A fundamental part of the Web is the presentation of textual information. Document markup is the process of inserting commands in a document describing the structure of a document or the format in which it is to appear when printed. Document markup is a communication form that has existed for many years. Early on, markup was done by a copy editor adding commands to a manuscript for a human typesetter to follow. A standard set of symbols was eventually used by copy editors to do this communication.

symbol for para Paragraph symbol for close up Close up symbol for inset Insert copy written in margin
symbol for caps Set in caps symbol for move left Move to left symbol for move right Move to right

Figure 4.1: Copy Editor Markup

When computers started to be used for textual presentation, text formatting languages were defined and used by the human typesetter. Eventually the author became proficient at adding the text formatting instructions themselves. As with networking, proprietary systems appeared each with their own markup language. The advent of printing allowed a consistent page layout for a book. Prior to that, hand written books would vary on number of words per page dependent on the scribe. In consequence, meta information such as Contents pages and an Index were late in arriving. By 1450, single letter sorting of Indexes was all that the reader had. So an added benefit of computerising the markup of a document was that such metadata became easier to produce as well.

Two events that really sparked the use of computers for typesetting was the arrival of the IBM Golfball typewriter and the appearance of timesharing systems. The first gave typewriter quality output and the second allowed interactive editing and markup. In 1964, the CTSS Timesharing System at MIT had a system called RUNOFF which allowed the user to add typesetting commands to the document:

.ctr Primitive Markup Title
.sp 2
Some code not to be formatted
This is on a new page

As with networking, many proprietary systems arrived. Each manufacturer had their own language for adding markup and it was very difficult to switch between them. A major change with the arrival of Unix as a common operating system and with it a common markup facility initially called roff and later nroff for new roff. So the period 1967 to 1975 saw a measure of a standard and this was replaced by a more widely used standard, troff in 1975. It had two important features over the earlier systems. The first was device independence and the second was a macro facility. The user was now able to define his own markup in a more meaningful way leaving the precise typesetting to be achieved being part of the macro. Associated with troff was also a set of preprocessors that made the production of tables (tb), pictures (pic), equations (eqn) and graphs (grap) easier to do.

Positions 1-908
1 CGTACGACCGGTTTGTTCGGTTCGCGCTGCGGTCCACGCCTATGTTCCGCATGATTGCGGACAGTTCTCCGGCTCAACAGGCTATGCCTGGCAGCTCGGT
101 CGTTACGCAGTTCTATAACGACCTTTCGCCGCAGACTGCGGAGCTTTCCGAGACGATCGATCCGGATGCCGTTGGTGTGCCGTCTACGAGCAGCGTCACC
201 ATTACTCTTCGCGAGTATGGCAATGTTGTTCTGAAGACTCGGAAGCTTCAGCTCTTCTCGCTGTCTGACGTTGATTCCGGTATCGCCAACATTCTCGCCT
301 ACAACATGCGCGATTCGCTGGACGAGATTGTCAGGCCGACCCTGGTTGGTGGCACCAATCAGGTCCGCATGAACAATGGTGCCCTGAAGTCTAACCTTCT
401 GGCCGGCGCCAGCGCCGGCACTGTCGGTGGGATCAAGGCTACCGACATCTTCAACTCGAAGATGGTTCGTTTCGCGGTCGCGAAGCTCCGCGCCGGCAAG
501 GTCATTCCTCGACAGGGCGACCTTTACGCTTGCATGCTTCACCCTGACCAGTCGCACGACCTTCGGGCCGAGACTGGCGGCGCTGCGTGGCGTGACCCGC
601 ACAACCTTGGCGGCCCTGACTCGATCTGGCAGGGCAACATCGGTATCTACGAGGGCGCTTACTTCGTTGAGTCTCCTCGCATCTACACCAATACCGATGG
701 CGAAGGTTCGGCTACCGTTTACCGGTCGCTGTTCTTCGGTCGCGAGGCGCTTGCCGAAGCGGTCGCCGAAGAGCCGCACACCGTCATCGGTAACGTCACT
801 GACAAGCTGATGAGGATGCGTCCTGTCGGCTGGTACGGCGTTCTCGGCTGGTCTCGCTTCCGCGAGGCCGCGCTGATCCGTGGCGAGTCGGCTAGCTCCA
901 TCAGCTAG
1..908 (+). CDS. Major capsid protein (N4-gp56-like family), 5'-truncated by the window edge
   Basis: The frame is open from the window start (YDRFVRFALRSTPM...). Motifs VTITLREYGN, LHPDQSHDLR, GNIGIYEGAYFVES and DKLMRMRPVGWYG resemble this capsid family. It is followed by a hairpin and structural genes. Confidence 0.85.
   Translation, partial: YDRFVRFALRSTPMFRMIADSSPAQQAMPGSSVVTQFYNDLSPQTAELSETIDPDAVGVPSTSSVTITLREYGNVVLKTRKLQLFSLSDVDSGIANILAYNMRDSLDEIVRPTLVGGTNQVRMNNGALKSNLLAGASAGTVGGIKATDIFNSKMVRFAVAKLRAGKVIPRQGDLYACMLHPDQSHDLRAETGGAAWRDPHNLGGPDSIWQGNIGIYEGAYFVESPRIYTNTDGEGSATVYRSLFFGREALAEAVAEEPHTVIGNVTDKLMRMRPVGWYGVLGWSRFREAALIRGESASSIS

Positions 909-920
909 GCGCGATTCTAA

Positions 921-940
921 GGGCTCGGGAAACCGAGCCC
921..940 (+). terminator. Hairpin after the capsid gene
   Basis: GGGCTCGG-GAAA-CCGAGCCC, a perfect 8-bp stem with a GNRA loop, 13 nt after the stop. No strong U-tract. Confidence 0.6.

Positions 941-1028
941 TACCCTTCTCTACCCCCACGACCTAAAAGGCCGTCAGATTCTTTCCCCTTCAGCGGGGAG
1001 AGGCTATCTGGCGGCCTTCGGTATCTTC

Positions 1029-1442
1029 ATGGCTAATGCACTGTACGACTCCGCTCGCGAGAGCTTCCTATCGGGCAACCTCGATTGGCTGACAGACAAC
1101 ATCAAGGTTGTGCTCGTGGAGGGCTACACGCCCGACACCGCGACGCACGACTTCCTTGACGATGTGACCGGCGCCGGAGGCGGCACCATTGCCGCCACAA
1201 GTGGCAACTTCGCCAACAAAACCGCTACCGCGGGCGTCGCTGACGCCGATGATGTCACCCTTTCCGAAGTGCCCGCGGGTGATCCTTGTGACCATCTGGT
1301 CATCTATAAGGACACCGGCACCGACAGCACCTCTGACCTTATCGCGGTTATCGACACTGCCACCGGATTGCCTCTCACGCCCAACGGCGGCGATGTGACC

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4.2 Generic Markup

The main problem with the markup defined in the previous section is that the markup provides both information about the content of the document and how it is to be presented. The RUNOFF commands are mainly concerned with presentation while the macro facilities within troff give the ability to indicate, say, that the text is a Chapter Heading and how the heading should be presented.

The advent of generic coding was a presentation made by William Tunnicliffe of the Graphic Communications Association (GCA) to a meeting of the Canadian Government Printing Office in September 1967 entitled The separation of information content of documents from their format.

Yellow Pages

Figure 4.2: Yellow pages

Bill Tunnicliffe had his own printing company and one of the jobs they did regularly was typeset the local Yellow Pages (Figure 4.2). This is a publication dense in information that partly changes each edition but much information stays the same. Having the presentation markup interspersed in the document itself means that each edition has to be typeset from scratch. Also, the typesetting does not have to be that precise. Figure 4.2 shows a gap on the right side that the typesetter has had difficulty filling and so throws in a local advert to fill the space.

GCA established a generic coding project which proposed GenCode. GenCode defined a generalised markup approach based on a document's hierarchy and attempted to standardise a set of common elements.

In 1969, Charles Goldfarb of IBM with Edward Mosher and Raymond Lorie started work on the Generalized Markup Language. It allowed you to define your own markup terms and a validating parser. For the first time the tagging was hierarchical with both start and end tags enclosing the marked up text. You could say what markup was allowed where and markup tags could be omitted if their position was obvious. By 1973, IBM had an implementation of GML as part of its Advanced text Management System. An example of GML is:

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:p.GML supported hierarchical containers, such as
:li.Ordered lists (like this one),
:li.Unordered lists, and
:li.Definition lists
:eol. well as simple structures.
:p.Markup minimization allowed the end-tags to be omitted for the "h1" and "p" elements.

GML used the symbols colon and fullstop as tag delimiters but used h1 to define major headings, p for paragraph, ol for an order list and li for a list element. For those with a knowledge of HTML, these should be quite familiar. However, end tags did not use the :/ol. notation for the end tag but had :eol.. GML had demonstrated that it was possible to markup information in a generic way so that it could be used by more than one application.